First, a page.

BEFORE A PACKED courtroom yesterday, a Common Pleas judge found Rafael Jones guilty of first-degree murder and other charges in the 2012 shooting death of off-duty Police Officer Moses Walker Jr.

Jones, 25, of North Philly, did not react when Judge Jeffrey Minehart announced the guilty verdicts. He faces a mandatory term of life in prison when he is sentenced March 6.

Prosecutors withdrew their intention to seek the death penalty after Jones on Monday waived his right to a jury trial and decided to proceed with a bench trial.

After the verdict, Walker's mother, Wayne Lipscomb, told reporters she "felt that justice has been done."

Walker, 40, her eldest son, was loved by family, co-workers, church members and acquaintances, she said.

He was "a giving person," she said. "Every time I spoke to Moses, Moses greeted me with, 'Hi, Beautiful.' I don't get to hear that anymore . . .

"I wake up every morning, wishing that this is all a nightmare and Moses is going to come running up the steps," she said.

In a passionate closing argument, Assistant District Attorney Jude Conroy said that about 5:50 a.m. Aug. 18, 2012, "two drastically different worlds intersected" in North Philly.

Walker, a 19-year veteran, was walking to catch the Route 61 bus on Ridge Avenue because his car had broken down. He had just finished his shift at the 22nd District, at 17th Street and Montgomery Avenue, and was heading home.

At that same time, Jones and co-defendant Chancier McFarland - "predators in the night hunting a victim," Conroy said - were looking for an easy victim to rob, and were armed with a .40-caliber semiautomatic gun.

They found their target when they saw a guy dressed in a Converse jacket and shorts, carrying a backpack, Conroy said. They thought he was a Temple student and thus, "a sweet lick" or easy victim.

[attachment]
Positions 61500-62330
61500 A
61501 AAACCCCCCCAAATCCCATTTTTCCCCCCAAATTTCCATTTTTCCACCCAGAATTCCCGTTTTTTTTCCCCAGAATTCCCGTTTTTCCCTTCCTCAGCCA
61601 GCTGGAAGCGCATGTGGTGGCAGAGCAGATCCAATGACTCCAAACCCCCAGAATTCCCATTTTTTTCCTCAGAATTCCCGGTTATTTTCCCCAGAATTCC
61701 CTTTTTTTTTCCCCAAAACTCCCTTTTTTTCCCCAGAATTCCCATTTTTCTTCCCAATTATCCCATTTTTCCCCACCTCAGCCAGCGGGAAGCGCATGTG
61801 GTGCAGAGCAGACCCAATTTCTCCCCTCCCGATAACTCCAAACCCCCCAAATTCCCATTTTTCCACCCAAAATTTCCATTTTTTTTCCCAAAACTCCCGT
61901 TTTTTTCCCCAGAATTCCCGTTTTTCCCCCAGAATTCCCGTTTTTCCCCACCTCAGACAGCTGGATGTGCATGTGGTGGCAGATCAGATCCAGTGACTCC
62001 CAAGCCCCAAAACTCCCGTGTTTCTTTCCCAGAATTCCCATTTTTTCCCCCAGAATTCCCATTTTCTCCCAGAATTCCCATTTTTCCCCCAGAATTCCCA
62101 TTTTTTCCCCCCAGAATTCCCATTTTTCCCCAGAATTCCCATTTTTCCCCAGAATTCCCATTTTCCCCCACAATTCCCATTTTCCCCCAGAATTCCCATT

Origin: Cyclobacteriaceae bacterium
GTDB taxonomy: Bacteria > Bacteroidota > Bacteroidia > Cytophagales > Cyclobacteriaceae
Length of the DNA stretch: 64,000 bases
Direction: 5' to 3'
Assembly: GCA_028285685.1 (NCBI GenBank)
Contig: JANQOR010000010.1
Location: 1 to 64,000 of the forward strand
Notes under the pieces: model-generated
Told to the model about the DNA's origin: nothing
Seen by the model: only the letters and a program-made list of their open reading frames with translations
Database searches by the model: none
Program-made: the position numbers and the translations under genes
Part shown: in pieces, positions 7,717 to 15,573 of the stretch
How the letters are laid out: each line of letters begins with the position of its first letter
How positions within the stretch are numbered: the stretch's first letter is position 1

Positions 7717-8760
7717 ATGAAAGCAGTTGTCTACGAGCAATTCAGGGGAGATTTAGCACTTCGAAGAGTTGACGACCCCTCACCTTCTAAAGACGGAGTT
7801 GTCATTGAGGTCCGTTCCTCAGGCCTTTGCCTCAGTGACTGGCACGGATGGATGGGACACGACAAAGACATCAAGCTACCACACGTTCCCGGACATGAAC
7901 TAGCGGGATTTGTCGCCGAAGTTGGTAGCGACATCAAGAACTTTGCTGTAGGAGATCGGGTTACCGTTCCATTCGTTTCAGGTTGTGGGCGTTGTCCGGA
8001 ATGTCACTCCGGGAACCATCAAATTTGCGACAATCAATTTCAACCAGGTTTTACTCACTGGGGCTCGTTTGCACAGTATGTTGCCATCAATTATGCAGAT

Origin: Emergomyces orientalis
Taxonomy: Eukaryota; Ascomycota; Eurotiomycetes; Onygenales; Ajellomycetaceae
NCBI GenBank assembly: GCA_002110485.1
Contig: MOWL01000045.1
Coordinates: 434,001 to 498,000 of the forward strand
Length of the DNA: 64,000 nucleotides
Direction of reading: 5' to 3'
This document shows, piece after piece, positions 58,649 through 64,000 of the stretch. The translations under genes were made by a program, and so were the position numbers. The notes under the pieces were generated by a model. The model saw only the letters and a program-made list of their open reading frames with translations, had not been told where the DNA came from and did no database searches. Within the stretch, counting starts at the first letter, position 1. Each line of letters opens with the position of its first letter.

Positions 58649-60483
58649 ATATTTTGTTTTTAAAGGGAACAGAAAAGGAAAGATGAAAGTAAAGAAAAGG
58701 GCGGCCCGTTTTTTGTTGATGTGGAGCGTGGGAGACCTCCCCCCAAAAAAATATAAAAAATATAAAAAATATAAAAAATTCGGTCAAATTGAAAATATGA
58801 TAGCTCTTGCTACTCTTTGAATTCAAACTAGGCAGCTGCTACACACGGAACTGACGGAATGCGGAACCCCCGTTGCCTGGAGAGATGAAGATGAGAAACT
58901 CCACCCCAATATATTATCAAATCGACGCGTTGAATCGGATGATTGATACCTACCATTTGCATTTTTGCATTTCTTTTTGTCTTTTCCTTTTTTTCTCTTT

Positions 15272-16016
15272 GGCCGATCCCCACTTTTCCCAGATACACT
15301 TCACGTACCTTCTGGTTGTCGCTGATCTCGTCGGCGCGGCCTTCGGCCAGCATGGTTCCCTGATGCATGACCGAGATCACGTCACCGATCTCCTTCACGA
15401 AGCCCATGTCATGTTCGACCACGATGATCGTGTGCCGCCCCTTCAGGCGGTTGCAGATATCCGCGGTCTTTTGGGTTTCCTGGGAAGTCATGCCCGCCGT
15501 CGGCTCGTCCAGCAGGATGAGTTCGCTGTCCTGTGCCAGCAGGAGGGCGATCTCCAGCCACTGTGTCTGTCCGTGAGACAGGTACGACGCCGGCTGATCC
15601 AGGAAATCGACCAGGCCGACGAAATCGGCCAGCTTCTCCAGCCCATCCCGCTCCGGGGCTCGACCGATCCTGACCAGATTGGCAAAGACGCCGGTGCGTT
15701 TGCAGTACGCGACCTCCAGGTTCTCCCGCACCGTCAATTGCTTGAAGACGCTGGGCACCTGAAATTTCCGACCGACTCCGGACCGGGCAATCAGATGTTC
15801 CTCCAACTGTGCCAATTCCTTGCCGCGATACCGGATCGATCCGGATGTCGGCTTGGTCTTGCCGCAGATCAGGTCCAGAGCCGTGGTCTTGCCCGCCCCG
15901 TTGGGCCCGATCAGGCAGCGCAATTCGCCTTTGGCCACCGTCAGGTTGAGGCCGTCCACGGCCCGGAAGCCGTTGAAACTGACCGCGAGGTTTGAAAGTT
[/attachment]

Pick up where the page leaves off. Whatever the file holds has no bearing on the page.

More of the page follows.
According to testimony by McFarland in the trial on Wednesday, Jones approached Walker twice on Cecil B. Moore Avenue near 20th Street, first asking for a light for a cigarette. Walker said he didn't smoke and kept walking.

Conroy re-enacted the second encounter, which occurred about half a block west, on Cecil B. Moore near Woodstock Street. Holding the actual murder weapon, the prosecutor walked up to a life-sized mannequin in the back of the courtroom, which was dressed in the actual shorts and jacket Walker had worn that day.

Jones "takes the gun, walks up to him [Walker] and puts it right in his face, Conroy said as he demonstrated with the mannequin.

Walker tried to reach for his service weapon, but Jones then fired two shots - one at Walker's abdominal area, and the second into his chest, Conroy said.

"As the officer lies bleeding to death," McFarland took Walker's iPod and earphones, which fell to the ground, Conroy said, and McFarland admitted.

McFarland, 21, pleaded guilty in June to third-degree murder, robbery and conspiracy in the slaying. Under terms of a plea deal, he will serve 20 to 40 years in prison and had agreed to testify against Jones.

Jones' defense lawyer, Michael Coard, in his closing argument, called McFarland and another prosecution witness, Maurice Gibbs, liars. Both implicated Jones as the shooter.

Gibbs lived in the Bartram Village public-housing apartment complex in Southwest Philadelphia, where Jones was arrested in the days after the shooting. He had known Jones from years before and testified in the trial Tuesday that Jones showed up to the complex on Aug. 20, 2012, and confided that he shot a cop.